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  1. #1
    New Lounger
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    Hello, Lounge, and sorry if this question is redundant, couldn't find it in thread search.

    I have a Vista laptop and would like to upgrade to Windows 7. Will that require that I purchase all new applications such as Office, for example, or will they be compatible?

    Thanks,
    Doug

  2. #2
    Super Moderator CLiNT's Avatar
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    You shouldn't have to purchase new applications and or Office.
    One way to check would be to run the Windows 7 upgrade advisor.
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  3. #3
    Silver Lounger
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    Hello, Douglas.

    No new app to be purchased. I was in the same boat as you, I had Vista and upgraded to Win Se7en, on two machines. Both are quite happy and I too, to run Office 2K.
    Yes, Office 2000, all of it. Not a burp, not one single hiccup. O2K served me well in Windows 2000, Me, XP et all.

    Fear not, you are not treading on thin ice.

    Be good. Jean.

  4. #4
    New Lounger
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    Thanks, Jean and Clint for your helpful replies! Will run the advisor and then upgrade to 7 if all ok.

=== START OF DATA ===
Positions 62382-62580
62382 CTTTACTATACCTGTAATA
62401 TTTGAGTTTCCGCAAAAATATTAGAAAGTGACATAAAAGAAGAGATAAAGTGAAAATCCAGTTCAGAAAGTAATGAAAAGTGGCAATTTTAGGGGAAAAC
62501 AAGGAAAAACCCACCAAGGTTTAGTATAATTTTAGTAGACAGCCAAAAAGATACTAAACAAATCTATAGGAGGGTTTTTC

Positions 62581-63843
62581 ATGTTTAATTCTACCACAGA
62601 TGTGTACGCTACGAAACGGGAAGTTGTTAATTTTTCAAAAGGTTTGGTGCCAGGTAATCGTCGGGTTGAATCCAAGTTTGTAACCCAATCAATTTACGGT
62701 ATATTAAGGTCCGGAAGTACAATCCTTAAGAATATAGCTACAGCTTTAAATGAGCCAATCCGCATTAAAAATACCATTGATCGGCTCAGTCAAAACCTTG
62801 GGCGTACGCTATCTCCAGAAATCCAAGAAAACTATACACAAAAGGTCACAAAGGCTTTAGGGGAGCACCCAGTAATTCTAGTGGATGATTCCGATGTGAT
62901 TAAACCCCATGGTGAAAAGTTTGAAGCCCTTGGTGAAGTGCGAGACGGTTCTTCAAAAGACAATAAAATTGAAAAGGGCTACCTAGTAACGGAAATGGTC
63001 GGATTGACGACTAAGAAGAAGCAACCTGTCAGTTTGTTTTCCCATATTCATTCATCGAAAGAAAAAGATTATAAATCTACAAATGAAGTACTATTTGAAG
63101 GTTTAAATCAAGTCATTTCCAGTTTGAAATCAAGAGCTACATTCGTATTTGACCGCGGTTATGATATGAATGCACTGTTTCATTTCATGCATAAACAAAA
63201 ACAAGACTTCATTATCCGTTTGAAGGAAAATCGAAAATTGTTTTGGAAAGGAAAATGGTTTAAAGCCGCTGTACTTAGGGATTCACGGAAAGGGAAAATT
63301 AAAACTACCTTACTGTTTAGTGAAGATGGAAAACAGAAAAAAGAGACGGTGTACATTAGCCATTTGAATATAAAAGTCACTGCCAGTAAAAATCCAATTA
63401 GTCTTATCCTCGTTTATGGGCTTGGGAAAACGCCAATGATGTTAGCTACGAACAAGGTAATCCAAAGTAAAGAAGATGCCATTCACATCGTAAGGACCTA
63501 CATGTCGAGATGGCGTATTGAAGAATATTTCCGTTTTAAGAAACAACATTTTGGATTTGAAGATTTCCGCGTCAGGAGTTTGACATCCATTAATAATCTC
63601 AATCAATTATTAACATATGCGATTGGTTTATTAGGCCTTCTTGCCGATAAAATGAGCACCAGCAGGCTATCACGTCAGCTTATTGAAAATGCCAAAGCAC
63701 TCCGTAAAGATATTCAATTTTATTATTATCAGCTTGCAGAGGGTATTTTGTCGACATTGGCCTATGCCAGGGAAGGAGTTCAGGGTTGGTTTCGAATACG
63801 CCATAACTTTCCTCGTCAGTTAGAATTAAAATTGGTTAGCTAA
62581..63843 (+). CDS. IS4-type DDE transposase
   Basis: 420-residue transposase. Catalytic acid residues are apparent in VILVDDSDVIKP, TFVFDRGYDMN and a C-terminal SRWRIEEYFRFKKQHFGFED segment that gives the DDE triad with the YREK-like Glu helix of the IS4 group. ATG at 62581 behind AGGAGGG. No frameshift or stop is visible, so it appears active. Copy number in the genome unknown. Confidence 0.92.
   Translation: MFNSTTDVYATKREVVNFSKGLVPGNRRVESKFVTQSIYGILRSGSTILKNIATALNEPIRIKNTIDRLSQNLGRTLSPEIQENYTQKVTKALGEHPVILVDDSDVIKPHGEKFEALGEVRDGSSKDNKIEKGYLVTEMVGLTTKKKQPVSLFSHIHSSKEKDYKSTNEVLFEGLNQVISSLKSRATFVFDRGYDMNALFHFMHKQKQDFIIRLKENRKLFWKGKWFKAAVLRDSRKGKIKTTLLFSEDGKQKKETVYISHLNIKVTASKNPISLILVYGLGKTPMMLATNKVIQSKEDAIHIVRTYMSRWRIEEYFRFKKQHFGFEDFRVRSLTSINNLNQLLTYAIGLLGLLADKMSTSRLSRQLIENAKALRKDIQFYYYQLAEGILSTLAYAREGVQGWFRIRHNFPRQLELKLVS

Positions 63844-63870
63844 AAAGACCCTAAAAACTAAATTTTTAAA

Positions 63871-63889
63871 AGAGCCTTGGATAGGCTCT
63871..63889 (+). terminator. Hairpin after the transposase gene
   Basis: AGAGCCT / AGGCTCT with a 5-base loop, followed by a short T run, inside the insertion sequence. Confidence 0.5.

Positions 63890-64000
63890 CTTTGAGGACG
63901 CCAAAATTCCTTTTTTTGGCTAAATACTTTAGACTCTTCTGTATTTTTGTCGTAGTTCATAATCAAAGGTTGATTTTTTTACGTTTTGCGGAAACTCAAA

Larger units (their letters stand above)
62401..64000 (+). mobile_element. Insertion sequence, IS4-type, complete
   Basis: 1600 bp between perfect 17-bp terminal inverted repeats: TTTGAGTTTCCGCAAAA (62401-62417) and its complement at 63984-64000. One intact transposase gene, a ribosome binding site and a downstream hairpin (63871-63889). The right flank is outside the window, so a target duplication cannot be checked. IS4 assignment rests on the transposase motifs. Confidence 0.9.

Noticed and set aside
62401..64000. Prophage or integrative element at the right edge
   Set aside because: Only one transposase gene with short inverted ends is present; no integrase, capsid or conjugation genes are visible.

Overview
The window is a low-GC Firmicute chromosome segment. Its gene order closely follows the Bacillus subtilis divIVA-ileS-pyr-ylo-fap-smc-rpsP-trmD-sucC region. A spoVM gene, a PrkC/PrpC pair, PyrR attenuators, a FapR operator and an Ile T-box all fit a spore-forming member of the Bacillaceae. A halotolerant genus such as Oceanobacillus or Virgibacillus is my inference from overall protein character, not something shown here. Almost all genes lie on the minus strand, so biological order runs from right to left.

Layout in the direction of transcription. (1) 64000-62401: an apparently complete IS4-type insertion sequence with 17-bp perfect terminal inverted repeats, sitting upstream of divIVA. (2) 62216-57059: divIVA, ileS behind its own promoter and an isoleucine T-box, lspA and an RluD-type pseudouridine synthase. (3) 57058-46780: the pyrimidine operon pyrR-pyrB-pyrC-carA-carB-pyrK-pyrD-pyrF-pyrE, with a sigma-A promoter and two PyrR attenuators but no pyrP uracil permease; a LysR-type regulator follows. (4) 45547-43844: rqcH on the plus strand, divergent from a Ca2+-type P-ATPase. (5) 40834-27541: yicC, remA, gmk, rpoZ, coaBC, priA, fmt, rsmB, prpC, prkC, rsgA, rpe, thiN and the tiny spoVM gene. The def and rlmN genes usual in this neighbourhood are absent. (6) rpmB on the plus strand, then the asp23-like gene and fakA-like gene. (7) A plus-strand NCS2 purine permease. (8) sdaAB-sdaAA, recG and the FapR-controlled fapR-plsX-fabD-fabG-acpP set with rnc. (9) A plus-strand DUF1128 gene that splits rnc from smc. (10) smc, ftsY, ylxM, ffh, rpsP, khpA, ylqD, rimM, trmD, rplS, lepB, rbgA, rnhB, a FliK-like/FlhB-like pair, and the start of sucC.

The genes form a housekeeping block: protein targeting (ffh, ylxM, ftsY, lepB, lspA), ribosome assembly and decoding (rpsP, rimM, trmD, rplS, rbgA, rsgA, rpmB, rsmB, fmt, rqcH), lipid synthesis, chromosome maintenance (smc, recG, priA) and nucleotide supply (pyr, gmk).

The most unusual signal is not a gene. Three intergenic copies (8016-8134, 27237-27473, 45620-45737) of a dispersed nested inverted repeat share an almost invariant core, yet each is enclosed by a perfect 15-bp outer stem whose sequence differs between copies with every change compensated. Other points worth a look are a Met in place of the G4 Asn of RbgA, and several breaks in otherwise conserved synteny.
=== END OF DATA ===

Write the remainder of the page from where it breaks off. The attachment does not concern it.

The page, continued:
Thanks again,
    Doug

  5. #5
    Plutonium Lounger Medico's Avatar
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    Also check out the Windows Compatibility Center.
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    Have a Great Day! Ted


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  6. #6
    5 Star Lounger petesmst's Avatar
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    I suggest you also think about upgrading to Windows 7 64-bit: Obviously it will depend on whether or not your system can handle 64-bit and whether or not you have old peripherals that MIGHT not have drivers that have updates for Windows 7 64-bit. Virtually all 32-bit programs/software (except some really old/obscure stuff) will work under 64-bit Windows. Certainly it is very likely that anything that worked with Vista will work with 64-bit Windows 7. You will have the advantages of being able to access much more RAM with all the consequent benefits. Give it some thought.
    (My Setup: Custom built: 4.00GHz Intel Core i7-6700K CPU; MSI Z170A Gaming Carbon Motherboard (Military Class III); Win 10 Pro (64 bit)-(UEFI-booted); 16GB RAM; 512GB SAMSUNG SD850 PRO SSD; 120GB SAMSUNG 840 SSD; Seagate 2TB Barracuda SATA6G HDD; 2 X GeForceGTX 1070 8GB Graphics Card (SLI); Office 2013 Prof (32-bit); MS Project 2013 (32-bit); Acronis TI 2017 Premium, Norton Internet Security, VMWare Workstation12 Pro). WD My Book 3 1TB USB External Backup Drive). Samsung 24" Curved HD Monitor.

  7. #7
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    Quote Originally Posted by Peter S View Post
    I suggest you also think about upgrading to Windows 7 64-bit: Obviously it will depend on whether or not your system can handle 64-bit and whether or not you have old peripherals that MIGHT not have drivers that have updates for Windows 7 64-bit. Virtually all 32-bit programs/software (except some really old/obscure stuff) will work under 64-bit Windows. Certainly it is very likely that anything that worked with Vista will work with 64-bit Windows 7. You will have the advantages of being able to access much more RAM with all the consequent benefits. Give it some thought.